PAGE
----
Italian Easter Dove Bread Recipe (Colomba di Pasqua) Adds Eggcellence to Your Easter Table by Ann Marie Patitucci


Italian Easter Dove Bread Recipe (Colomba di Pasqua) Adds Eggcellence to Your Easter Table

I grew up in an Italian family with a mom and aunts who prided themselves in their Italian (and Italian American) cooking. However, I don’t ever recall eating Easter Dove Bread. So of course as an adult I became intrigued by it. The name colomba di pasqua translates to "Easter dove." According to eataly.com, “colomba is one of the rare exceptions to Italian cuisine; even the most traditional nonna will buy her colomba from the store, rather than make it herself.” However, “expert bakers rise to the occasion, often adding their own twist…” We have plenty of expert bakers among our community here at 30Seconds, so I figured you might want to give this one a try!

Eataly reports that colomba is “often served with fresh berries, drizzled in dark chocolate, slathered in sweet spreads or paired with whipped cream.” Italians enjoy this delicious Easter treat for breakfast with a cup of coffee or as an afternoon pick-me-up. “And at Eataly, [they] love to pair this festive cake with a glass of Prosecco or dessert wine.”

Cuisine: Italian
Prep Time: 1 hour plus rise time
Cook Time: 1 hour
Total Time: 2 hours plus time to rise
Servings: Makes 1 loaf

Ingredients

Bread 

  • 6 ounces warm water
  • 4 large egg yolks
  • 2 teaspoons vanilla
  • 1 teaspoon grated lemon
  • 1 teaspoon orange peel
  • 1/2 cup granulated sugar
  • 1/2 teaspoon salt
  • 1/2 cup unsalted butter, softened and cut into pieces
  • 3 1/4 cups unbleached flour (bread flour is ideal, but all-purpose flour works fine)
  • 1 package dry yeast (preferably for bread machines, but regular works, too)

Topping 

  • 1 egg white
  • 1 teaspoon cornstarch
  • 1/4 cup ground almonds or almond meal
  • slightly less than 1/3 cup granulated sugar
  • pearl sugar (Belgian and/or Swedish), for sprinkling
  • 2 dozen (roughly) whole almonds

Here’s how to make it:

  1. Place water, egg yolks, vanilla, grated lemon and grated orange peel into the bread machine. Next add sugar, salt, flour and butter pieces around the outside of the metal pan on top of the flour. Make an indentation in the flour and add the yeast. Start the bread machine on “dough” setting. When the machine is finished, allow dough to rise until it doubles in size.
  2. Ideally, use a paper dove mold. If you don’t have one, you can make the mold yourself: Cut pieces of heavy-duty aluminum foil and fold them over. Repeat until you achieve a long strip. Join pieces together with metal paper clips and shape into a "dove shape.” (I’ll be honest here, I’m not sure I’ve ever thought any of the dove bread I’ve seen really looks like a dove, so don’t put too much pressure on yourself!)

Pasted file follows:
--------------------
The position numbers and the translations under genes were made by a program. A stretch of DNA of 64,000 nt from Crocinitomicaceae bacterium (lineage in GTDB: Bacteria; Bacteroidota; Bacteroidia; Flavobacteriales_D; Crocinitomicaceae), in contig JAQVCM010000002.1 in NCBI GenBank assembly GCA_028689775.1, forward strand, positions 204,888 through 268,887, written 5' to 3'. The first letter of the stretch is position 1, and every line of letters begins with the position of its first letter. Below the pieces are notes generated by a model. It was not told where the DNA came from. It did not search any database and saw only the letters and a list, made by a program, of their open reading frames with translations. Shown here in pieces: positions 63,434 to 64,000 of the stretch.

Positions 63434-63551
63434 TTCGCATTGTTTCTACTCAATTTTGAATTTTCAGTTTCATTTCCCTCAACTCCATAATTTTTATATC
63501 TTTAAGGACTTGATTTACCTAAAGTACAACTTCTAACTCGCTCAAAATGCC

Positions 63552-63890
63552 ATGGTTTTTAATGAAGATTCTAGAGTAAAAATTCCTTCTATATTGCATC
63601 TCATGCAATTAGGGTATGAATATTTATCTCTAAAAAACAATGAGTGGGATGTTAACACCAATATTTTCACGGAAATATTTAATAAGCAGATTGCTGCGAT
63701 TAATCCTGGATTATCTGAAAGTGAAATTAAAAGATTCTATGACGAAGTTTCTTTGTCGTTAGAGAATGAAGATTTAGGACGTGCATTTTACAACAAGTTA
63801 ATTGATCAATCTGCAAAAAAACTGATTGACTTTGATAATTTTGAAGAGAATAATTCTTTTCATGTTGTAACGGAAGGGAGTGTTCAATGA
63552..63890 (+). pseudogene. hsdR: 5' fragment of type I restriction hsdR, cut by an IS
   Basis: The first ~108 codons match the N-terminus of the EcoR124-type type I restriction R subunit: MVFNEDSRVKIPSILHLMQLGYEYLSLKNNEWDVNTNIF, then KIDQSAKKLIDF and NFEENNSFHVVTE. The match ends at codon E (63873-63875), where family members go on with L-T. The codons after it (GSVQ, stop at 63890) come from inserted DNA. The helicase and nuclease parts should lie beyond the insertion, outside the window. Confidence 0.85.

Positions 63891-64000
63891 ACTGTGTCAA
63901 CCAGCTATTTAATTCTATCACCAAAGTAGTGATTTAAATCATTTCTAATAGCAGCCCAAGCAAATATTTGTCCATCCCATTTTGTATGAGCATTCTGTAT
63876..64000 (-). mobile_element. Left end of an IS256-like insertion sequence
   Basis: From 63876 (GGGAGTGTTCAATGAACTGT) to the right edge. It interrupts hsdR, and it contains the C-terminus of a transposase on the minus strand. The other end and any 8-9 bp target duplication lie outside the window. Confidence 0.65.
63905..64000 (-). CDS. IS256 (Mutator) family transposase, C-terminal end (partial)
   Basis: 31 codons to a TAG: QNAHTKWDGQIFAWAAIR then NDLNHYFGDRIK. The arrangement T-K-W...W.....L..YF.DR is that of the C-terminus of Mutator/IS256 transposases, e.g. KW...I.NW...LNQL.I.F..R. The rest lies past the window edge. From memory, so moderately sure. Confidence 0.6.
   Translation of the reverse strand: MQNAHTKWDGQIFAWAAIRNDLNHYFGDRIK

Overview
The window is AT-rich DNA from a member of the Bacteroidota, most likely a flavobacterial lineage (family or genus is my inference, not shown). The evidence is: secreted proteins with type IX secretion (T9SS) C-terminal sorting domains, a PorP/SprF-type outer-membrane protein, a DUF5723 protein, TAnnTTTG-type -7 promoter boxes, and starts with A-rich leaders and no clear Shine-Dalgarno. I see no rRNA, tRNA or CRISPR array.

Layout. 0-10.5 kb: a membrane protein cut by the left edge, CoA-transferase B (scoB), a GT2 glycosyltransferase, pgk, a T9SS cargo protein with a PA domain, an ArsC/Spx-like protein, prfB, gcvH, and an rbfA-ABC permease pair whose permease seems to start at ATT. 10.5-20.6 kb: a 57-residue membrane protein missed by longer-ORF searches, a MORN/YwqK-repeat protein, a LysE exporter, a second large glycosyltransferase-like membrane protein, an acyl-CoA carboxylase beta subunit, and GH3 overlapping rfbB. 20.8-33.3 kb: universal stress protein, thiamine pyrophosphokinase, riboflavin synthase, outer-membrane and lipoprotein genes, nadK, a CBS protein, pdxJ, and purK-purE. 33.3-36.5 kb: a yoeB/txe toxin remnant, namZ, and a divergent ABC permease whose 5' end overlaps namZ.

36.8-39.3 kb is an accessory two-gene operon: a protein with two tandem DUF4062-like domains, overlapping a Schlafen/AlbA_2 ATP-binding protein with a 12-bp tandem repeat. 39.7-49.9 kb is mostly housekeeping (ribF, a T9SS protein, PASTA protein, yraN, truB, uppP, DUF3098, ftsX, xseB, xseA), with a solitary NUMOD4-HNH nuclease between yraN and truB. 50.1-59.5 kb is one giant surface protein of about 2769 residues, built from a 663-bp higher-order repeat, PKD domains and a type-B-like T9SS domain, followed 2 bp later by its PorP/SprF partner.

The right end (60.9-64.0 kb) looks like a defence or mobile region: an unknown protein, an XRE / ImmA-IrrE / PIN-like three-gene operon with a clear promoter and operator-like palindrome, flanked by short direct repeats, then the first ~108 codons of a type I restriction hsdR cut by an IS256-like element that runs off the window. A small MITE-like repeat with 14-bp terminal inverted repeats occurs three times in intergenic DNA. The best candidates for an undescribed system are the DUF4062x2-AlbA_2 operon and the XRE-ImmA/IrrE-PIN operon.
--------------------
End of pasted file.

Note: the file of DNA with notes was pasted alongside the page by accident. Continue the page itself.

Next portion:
3. Once the dough has doubled in size, punch it down and knead into a ball then cut 1/3 of the dough off and shape into a log. Then shape the larger piece into a larger log.
  4. Lay the larger piece lengthwise into the mold (it will become the body of the dove). Lay the smaller piece across the top (it will become the wings). With the oven OFF, place the dove-shaped dough into the oven (again, with the oven off) and allow to rise until at least doubled. This should take about 2 to 3 hours.
  5. Once the bread has doubled, remove it from the oven and then preheat the oven to 350 degrees F.
  6. In a medium-sized bowl, beat the egg white, cornstarch, sugar and almond meal or ground almonds with a fork until well combined. Brush the mixture over the top of the dove bread.
  7. Sprinkle the pearl sugar over the top of the bread and then place roughly 2 dozen whole almonds on top.
  8. Bake for 30 minutes, then reduce oven heat to 325 degrees F. Continue to bake until a long, thin skewer comes out clean (this should take about a half an hour more, but ovens vary). If the top is browning too quickly, cover it with aluminum foil. Remove bread from oven and allow to cool on the tray for 15 minutes or more.
  9. Once the bread has cooled, remove the aluminum foil and serve. The Easter dove bread will keep for about a week or so.

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Recipe cooking times and servings are approximate. Need to convert cooking and baking measurements? Here are some kitchen conversion charts. Here's how to submit your recipes to 30Seconds.

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Bread Flour $3 & Up
Pearl Sugar $10 & Up
Almond Meal $6 & Up
Vanilla $4 & Up
Bread Machines $50 & Up

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Elisa Schmitz
OMGoodness, how wonderful, Ann Marie Patitucci . Such a traditional treat. Love learning about international recipes, thanks!
bepositive
I’ve not heard of this before but it looks lovely.

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